While online and e-Service portals for government services are a welcome offering during a pandemic (and for general convenience), the City of Cape Town…
The first-ever #GovHackSA event held recently, was a free, day-long coding marathon for developers to create new and novel solutions to problems faced by the Western Cape Government, City of Cape Town and Wesgro.
The event was spurred by Alan Winde, MEC for Finance in the Western Cape Government, and taken forward by the volunteer GovHackSA team.
There were four challenges presented to over 40 community members in attendance. Each participant could choose which challenge they wanted to work on, and teams were formed organically. Some chose to jump right into coding while others brainstormed ideas. Justin Coetzee of GoMetro shared his experiences as a startup in getting access to government work (PRASA/Metrorail), explained how government procurement processes worked, and shared his journey. Then it was back to work for the teams.
The challenges were set and the teams formed:
Challenge 1: IT & Education. Create a leader board competition for high school students that take an online quiz to test their problem solving ability. The aim is to improve problem solving skills and identify learners with the potential to become software developers and follow a career in IT. The problem was posed by Max Brock, Western Cape IT Curriculum Advisor and CapaCITi1000, a Cape IT Initiative to grow the pool of IT skills. Three teams worked on this problem, adopting very different approaches, that included customising existing Drupal modules, building on top of tech already developed by Bandwidth Barn startup iFunda, and another approach by a UWC team.
Challenge 2: Events App: The challenge was based on a problem pitched by Wesgro CEO, Nils Flaatten. He needed an events app that could proactively gather data and post-event information — from social media in particular — of all the events held in the Western Cape.
Challenge 3: “Fix my street”. The challenge was to create a local version of “fixmystreet” where you can report issues from potholes to broken lights which can notify the corresponding counsellor and streamline service delivery. Thembinkosi Siganda of Economic Development at the City of Cape Town highlighted the City’s commitment to the IT startup community via the Bandwidth Barn. The team grappled with the challenge that the open source “FixMyStreet” code they planned to build on top of was developed in Perl and not in PHP as anticipated.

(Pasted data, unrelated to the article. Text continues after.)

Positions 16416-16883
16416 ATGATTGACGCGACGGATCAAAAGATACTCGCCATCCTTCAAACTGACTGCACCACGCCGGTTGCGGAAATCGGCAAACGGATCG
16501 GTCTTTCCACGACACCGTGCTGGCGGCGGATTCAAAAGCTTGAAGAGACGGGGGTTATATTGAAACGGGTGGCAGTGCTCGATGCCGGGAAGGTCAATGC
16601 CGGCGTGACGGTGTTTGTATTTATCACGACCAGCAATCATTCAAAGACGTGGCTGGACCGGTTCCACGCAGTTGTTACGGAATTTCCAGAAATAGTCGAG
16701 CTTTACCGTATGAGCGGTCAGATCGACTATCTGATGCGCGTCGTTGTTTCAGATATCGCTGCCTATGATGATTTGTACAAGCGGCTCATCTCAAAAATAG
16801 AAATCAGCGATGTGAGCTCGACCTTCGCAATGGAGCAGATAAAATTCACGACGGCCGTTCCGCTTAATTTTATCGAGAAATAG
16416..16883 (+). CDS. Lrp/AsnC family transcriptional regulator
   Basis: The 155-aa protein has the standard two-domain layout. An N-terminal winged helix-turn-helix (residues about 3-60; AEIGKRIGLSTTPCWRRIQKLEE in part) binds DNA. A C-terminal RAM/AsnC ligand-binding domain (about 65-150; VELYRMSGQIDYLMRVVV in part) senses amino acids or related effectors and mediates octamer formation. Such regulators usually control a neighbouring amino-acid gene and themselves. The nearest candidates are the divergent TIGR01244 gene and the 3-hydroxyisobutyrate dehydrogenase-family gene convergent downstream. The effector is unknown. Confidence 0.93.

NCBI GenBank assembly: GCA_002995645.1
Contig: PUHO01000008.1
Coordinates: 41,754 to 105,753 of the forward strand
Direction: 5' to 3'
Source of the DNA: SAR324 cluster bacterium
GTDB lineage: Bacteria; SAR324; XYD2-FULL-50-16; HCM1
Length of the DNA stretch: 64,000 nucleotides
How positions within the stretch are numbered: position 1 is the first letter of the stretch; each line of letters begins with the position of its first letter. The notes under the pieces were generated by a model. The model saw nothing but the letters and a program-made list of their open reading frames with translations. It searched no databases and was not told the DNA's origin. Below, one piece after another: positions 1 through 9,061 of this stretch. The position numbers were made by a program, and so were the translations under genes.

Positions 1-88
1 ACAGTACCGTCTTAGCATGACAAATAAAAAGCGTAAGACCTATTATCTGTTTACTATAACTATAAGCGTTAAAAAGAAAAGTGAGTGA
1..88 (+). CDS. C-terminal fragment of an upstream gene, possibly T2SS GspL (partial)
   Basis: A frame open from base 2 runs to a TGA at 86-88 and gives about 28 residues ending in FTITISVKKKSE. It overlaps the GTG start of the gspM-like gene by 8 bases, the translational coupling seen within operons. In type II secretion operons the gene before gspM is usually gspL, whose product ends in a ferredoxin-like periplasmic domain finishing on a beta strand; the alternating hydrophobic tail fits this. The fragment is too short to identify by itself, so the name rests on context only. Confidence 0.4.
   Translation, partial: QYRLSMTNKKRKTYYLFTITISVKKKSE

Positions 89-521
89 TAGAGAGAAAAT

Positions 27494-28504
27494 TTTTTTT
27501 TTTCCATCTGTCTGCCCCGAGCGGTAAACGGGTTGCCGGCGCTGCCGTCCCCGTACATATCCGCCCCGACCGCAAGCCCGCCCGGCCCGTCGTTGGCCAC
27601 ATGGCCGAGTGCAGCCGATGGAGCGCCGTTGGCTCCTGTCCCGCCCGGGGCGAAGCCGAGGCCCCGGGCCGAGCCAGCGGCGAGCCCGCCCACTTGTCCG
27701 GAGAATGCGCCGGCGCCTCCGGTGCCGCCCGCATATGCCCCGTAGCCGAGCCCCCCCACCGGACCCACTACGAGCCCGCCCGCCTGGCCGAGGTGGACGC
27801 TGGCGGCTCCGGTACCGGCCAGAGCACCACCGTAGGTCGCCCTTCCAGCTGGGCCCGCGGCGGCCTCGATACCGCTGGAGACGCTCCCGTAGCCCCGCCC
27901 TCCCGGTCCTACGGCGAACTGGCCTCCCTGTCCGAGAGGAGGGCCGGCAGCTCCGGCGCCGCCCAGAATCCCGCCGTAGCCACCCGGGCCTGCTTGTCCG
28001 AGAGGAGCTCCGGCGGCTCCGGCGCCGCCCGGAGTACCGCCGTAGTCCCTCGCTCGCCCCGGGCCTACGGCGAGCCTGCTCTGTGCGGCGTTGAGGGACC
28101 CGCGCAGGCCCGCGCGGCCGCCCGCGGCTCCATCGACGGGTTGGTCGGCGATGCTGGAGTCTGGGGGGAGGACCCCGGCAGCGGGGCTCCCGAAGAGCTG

Challenge 4: Fix my Red Tape. Create an app which assists the Western Cape Government in delivering on its “Red Tape to Red Carpet” promise to reduce red tape. The goal was to create an app that allows business owners to report challenges with red tape eg getting tax clearance certificates, via social media and “in the moment”. This will assist the Department of Economic Development in getting data on what the problems are. The intention would be to then integrate this into the Red Carpet Call Centre to follow up.
According to Cape IT Initiative Executive Director, Jenny McKinnell, “the goal of GovHackSA is not to create a fully working application on one the day, but rather to make a positive start, and more importantly, to help government see that the local Western Cape IT community can develop applications that help government solve its problems using software. Ultimately though, the goal is to begin to build a cooperative, collaborative relationship between the Cape IT community and local and regional government that will create the win-win of government getting software that helps solve their problems in meeting citizen needs and the startup community getting access to government data and access to government as a customer.”
The Judging panel consisted of Andy Volk (Mxit) and Lelany Sommers (Blackberry), with input from Jenny McKinnell (CITI). The team that won was “Fix my Red Tape”. The winning group (pictured above) consisted of Tony Mwebaze, Peter Phillip and Timothy Mchabeleng. The runners-up were from “Events App” (that “eventthing”) – Tim, Tracey, Philip and Jonathan.
The winners walked away with an opportunity to expand on their application with Government, be fast tracked into the Mxit Kickstart programme — if they develop their app on the MXIT platform — entry into Startup Weekend (which happens at the BandwidthBarn from 17 – 19 November) and the possibility of collaborating with government in making a difference to how services get delivered to citizens.
“The #GovHackSA Hackathon provided a great environment for developers to compete amongst each other, understand government’s challenges, learn from one another, experiment with building on existing code and APIs, and see how fast they can develop applications,” said Lianne du Toit, organiser of #GovHackSA.
The next Hackathon will run in the first quarter of 2013.